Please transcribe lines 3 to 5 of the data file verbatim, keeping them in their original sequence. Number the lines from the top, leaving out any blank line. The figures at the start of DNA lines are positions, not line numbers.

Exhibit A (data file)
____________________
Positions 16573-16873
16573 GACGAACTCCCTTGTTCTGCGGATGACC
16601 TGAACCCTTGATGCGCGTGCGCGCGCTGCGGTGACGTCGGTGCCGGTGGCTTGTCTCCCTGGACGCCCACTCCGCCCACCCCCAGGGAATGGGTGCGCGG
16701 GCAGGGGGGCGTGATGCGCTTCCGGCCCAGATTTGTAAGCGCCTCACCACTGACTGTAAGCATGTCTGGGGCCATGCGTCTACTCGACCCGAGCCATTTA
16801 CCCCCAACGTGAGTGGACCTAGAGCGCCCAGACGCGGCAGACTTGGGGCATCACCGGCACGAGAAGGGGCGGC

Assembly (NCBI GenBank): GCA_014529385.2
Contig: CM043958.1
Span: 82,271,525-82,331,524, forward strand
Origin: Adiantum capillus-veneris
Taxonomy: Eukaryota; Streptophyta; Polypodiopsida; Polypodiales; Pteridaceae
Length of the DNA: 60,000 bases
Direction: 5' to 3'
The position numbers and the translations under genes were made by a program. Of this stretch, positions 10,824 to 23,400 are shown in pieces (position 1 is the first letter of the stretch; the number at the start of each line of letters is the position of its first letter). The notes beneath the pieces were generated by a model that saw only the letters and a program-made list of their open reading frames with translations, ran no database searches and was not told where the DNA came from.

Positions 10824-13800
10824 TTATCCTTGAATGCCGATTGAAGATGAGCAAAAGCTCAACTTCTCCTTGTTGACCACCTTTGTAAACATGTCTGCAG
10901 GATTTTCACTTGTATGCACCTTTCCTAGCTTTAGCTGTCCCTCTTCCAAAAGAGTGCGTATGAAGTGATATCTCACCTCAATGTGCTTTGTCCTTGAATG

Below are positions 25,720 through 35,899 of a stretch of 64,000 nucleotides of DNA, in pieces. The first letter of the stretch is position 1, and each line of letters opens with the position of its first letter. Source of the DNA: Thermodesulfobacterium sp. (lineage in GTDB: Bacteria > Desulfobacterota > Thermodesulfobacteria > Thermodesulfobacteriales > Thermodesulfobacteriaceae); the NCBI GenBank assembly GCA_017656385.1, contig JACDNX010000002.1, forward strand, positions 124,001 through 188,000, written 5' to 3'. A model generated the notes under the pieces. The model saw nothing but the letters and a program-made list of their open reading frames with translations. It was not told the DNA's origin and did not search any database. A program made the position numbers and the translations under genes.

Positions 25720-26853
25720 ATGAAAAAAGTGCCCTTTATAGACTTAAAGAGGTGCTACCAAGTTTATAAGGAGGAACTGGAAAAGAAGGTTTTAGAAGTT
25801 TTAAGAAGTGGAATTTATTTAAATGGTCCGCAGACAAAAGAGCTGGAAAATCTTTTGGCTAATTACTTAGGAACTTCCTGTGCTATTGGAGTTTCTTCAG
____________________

16601 TGAACCCTTGATGCGCGTGCGCGCGCTGCGGTGACGTCGGTGCCGGTGGCTTGTCTCCCTGGACGCCCACTCCGCCCACCCCCAGGGAATGGGTGCGCGG
16701 GCAGGGGGGCGTGATGCGCTTCCGGCCCAGATTTGTAAGCGCCTCACCACTGACTGTAAGCATGTCTGGGGCCATGCGTCTACTCGACCCGAGCCATTTA
16801 CCCCCAACGTGAGTGGACCTAGAGCGCCCAGACGCGGCAGACTTGGGGCATCACCGGCACGAGAAGGGGCGGC